8.2.3 Tar levels of cigarettes smoked by age and sex
Around half of informants who smoked, smoked cigarette brands rated as low to middle tar (10mg or more, but less than 15mg of tar per cigarette), 55% of men smokers and 56% of women smokers smoked low to middle tar cigarettes. Women smokers were more likely than men smokers to smoke low tar cigarette brands (31% compared with 17%). Low tar is defined as less than 10mg tar per cigarette.
Men smokers aged between 18 and 34 were more likely than men aged between 35 and 74 to smoke low to middle tar cigarettes; 62% of men smokers aged 18-24 and 25-34 smoked low to middle tar cigarettes, compared with between 46% and 52% of men smokers aged between 35 and 74. Men aged between 35 and 74 were more likely to smoke cigarettes with a high or middle tar content (15 mg/cigarette or higher) than men aged between 18 and 34.
Among women smokers, those aged 18-24 were the most likely to smoke low to middle tar cigarettes: 70% of smokers in this age group smoked low to middle tar compared with between 48% and 59% of women smokers aged between 25 and 74. Unlike men smokers, older women smokers were more likely than those aged 18-24 to smoke lower tar cigarettes _ the proportion of women smokers aged 25 to 74 who smoked a low tar cigarette varied between 30% and 38%, compared with 19% of women smokers aged 18-24.
8.2.4 Smoking prevalence by social class of chief income earner
In order to ensure that comparison by social class was not confounded by the different age profiles of the individual social classes, the data were age standardised. The percentages presented in this section are age standardised, although the differences between observed and age-standardised percentages were small.
There was a strong social class gradient in prevalence of smoking among both men and women, with those in manual social classes being much more likely to smoke cigarettes than those in non-manual social classes. Among men, 12% in Social Class I were current cigarette smokers compared with 51% in Social Class IV and 45% in Social Class V. The pattern was the same for women -cigarette smoking prevalence was 11% in Social Class I and 56% in Social Class V. The same pattern was found in the regression models -the odds of being a current smoker for people in Social Class V were 61/2 times as high for men, and 12 times as high for women when compared with people in Social Class I.
Tables 8.8, 8.12, Figure 8B
Figure 8B Prevalence of cigarette smoking (age standardised), by social class of chief income earner and sex
Smokers in manual social classes smoked more than those in non-manual social classes. For men there was a clear class gradient, the mean for men smokers in Social Class I being 12.4 cigarettes per day, compared with 19.1 cigarettes per day for men smokers in Social Class V. The class gradient among women smokers was less pronounced _ women smokers in Social Class II smoked the least number of cigarettes per day (mean of 12.6), while women smokers in Social Class IV smoked the most (mean of 16.8).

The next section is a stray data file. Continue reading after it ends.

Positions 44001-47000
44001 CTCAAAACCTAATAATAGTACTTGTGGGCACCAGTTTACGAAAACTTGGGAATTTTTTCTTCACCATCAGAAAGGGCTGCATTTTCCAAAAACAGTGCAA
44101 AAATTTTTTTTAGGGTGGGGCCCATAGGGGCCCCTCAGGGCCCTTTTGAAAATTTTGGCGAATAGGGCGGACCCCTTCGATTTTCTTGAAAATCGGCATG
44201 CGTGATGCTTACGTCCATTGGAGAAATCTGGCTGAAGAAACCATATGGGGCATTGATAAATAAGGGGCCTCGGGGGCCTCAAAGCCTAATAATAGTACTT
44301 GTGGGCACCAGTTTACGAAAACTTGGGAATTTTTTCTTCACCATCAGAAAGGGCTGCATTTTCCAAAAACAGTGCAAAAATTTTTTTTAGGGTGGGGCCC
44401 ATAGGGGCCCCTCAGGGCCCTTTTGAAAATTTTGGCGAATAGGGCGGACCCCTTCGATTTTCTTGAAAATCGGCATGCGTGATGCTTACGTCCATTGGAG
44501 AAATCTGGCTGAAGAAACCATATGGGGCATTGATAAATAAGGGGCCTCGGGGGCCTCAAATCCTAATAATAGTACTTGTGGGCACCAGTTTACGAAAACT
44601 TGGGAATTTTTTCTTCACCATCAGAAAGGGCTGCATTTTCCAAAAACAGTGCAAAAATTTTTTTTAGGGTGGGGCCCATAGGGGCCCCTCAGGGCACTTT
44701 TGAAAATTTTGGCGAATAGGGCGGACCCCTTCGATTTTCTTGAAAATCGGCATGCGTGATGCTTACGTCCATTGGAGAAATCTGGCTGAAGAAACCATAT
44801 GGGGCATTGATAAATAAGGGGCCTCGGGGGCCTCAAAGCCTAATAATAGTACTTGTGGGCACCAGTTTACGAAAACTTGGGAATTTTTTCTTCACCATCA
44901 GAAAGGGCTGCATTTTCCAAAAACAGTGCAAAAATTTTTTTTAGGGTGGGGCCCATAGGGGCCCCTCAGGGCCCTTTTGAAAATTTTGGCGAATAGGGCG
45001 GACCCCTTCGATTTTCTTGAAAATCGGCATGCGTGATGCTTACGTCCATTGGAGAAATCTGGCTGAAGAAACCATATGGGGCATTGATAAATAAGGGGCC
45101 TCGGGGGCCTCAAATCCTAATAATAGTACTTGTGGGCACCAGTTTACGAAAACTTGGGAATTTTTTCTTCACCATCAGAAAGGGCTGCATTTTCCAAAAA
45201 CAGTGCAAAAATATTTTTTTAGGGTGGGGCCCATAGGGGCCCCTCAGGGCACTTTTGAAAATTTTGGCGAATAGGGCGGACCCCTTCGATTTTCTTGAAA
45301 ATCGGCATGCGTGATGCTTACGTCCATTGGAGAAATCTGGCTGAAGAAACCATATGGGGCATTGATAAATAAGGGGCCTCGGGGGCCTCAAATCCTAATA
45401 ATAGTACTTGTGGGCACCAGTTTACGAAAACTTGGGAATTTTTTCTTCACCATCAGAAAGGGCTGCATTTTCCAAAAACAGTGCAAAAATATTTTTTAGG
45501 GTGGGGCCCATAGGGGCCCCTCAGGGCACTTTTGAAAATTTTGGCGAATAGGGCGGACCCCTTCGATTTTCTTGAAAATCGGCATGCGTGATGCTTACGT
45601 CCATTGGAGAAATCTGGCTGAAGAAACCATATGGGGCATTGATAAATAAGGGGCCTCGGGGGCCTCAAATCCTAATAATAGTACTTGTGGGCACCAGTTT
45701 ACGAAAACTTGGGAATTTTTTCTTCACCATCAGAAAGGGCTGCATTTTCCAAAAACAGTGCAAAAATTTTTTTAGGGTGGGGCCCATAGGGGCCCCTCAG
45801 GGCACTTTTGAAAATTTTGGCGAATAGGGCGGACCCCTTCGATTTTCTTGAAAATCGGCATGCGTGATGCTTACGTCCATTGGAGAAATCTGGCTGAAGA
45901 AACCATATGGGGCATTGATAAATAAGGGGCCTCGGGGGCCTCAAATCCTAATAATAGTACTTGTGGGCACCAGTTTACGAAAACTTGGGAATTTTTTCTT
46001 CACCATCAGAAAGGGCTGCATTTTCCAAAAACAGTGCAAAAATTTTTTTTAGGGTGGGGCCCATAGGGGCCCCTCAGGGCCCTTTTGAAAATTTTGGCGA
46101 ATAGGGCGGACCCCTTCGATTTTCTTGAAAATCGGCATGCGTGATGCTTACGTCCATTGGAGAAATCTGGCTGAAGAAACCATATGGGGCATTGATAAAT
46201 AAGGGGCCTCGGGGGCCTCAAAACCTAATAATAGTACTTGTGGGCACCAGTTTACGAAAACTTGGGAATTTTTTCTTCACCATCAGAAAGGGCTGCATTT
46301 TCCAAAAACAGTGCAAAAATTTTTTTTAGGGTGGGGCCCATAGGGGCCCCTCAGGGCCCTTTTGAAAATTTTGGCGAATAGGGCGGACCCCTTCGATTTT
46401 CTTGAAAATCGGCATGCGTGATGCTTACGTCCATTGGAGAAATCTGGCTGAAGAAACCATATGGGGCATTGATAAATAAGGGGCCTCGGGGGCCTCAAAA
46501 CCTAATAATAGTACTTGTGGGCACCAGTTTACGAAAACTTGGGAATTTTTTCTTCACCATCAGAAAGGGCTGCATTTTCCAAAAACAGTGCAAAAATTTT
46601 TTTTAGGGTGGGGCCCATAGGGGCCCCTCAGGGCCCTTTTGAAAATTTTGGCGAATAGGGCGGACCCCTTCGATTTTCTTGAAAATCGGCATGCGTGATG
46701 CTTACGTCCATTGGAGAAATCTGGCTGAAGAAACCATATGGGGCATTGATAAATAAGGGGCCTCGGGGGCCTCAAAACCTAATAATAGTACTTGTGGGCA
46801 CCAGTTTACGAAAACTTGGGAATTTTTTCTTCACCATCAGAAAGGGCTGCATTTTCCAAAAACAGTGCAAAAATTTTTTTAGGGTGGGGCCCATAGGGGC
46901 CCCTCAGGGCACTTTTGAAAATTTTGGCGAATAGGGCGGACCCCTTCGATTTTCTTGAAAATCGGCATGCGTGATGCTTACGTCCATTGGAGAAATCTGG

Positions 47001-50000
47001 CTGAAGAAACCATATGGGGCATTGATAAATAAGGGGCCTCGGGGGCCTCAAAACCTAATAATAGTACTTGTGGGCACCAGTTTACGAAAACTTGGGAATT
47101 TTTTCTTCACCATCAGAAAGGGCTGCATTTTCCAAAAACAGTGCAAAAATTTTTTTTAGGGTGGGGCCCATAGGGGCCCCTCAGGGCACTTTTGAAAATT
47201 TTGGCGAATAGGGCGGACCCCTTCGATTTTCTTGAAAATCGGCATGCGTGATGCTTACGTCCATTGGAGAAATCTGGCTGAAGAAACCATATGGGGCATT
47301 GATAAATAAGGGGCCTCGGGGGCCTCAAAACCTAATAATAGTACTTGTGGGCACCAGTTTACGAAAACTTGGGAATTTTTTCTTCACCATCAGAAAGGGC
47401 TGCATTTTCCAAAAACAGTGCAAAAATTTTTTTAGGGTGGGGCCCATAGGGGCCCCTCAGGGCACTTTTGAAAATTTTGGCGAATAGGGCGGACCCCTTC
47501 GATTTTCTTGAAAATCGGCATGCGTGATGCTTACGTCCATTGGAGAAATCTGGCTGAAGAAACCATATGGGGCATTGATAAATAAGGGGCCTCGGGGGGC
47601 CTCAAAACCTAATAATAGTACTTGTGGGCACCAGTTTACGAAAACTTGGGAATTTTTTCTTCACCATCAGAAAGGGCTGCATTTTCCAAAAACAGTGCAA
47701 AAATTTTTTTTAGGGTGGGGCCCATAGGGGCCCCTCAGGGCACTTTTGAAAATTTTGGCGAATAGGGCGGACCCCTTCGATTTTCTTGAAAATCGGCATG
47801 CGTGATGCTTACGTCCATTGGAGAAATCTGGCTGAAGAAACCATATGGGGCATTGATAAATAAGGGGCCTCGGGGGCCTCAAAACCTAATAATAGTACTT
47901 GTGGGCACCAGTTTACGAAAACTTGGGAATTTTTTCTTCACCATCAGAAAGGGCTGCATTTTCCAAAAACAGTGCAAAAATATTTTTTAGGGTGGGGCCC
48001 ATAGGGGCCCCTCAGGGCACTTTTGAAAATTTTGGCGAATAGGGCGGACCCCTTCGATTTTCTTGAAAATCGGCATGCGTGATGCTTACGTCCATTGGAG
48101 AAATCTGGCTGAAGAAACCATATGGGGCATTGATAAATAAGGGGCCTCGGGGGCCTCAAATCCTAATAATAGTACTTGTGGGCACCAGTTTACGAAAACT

8.2.5 Smoking prevalence by region
Analysis was age standardised to account for any regional age profile differences, and age-standardised percentages are presented in this section. Among men, those in the Highland and Islands showed the lowest prevalence (28% compared with 32% - 36% in other regions). Women in Borders, Dumfries and Galloway had a slightly lower prevalence of cigarette smoking (29%) than other regions. These findings were reflected in the odds ratios. However, region was not a significant predictor of cigarette smoking when age and social class were taken into consideration in the logistic regression model.
Tables 8.10, 8.12
8.3 TRENDS OVER TIME IN CIGARETTE SMOKING AMONG ADULTS
8.3.1 Trends in cigarette smoking by sex
As mentioned in Section 8.1, the White Paper 'Towards a Healthier Scotland' target is to reduce cigarette smoking prevalence from 35% in 1995 to 33% in 2005 and to 31% in 2010. Figure 8C shows the prevalence of cigarette smoking along with 95% confidence intervals for the 1995 and 1998 surveys for men, women and the total sample.
There was no significant change in the overall proportion of self-reported current cigarette smokers between 1995 and 1998, 35% of adults aged 16-64 smoked cigarettes in 1995 compared with 34% in 1998.
Cigarette smoking prevalence among men did not show a significant change between 1995 (34%) and 1998 (36%). There was evidence of a decrease in the prevalence of women aged 16-64 who smoked cigarettes from 36% in 1995 to 33% in 1998.
Table 8.13, Figure 8C
Figure 8C Trends in prevalence of cigarette smoking, by sex with 95% confidence intervals
8.3.2 Trends in cigarette smoking by social class
People in manual social classes were more likely to be cigarette smokers than those in non-manual social classes, and this was true in both 1995 and 1998. 'Towards a Healthier Scotland' stresses the importance of reducing inequalities in health, by reducing the gap between manual and non-manual social classes in prevalence of cigarette smoking. Figure 8D shows how cigarette smoking prevalence has changed over time (with 95% confidence intervals) by sex and social class.
Figure 8D Trends in cigarette smoking by social class and sex, with 95% confidence intervals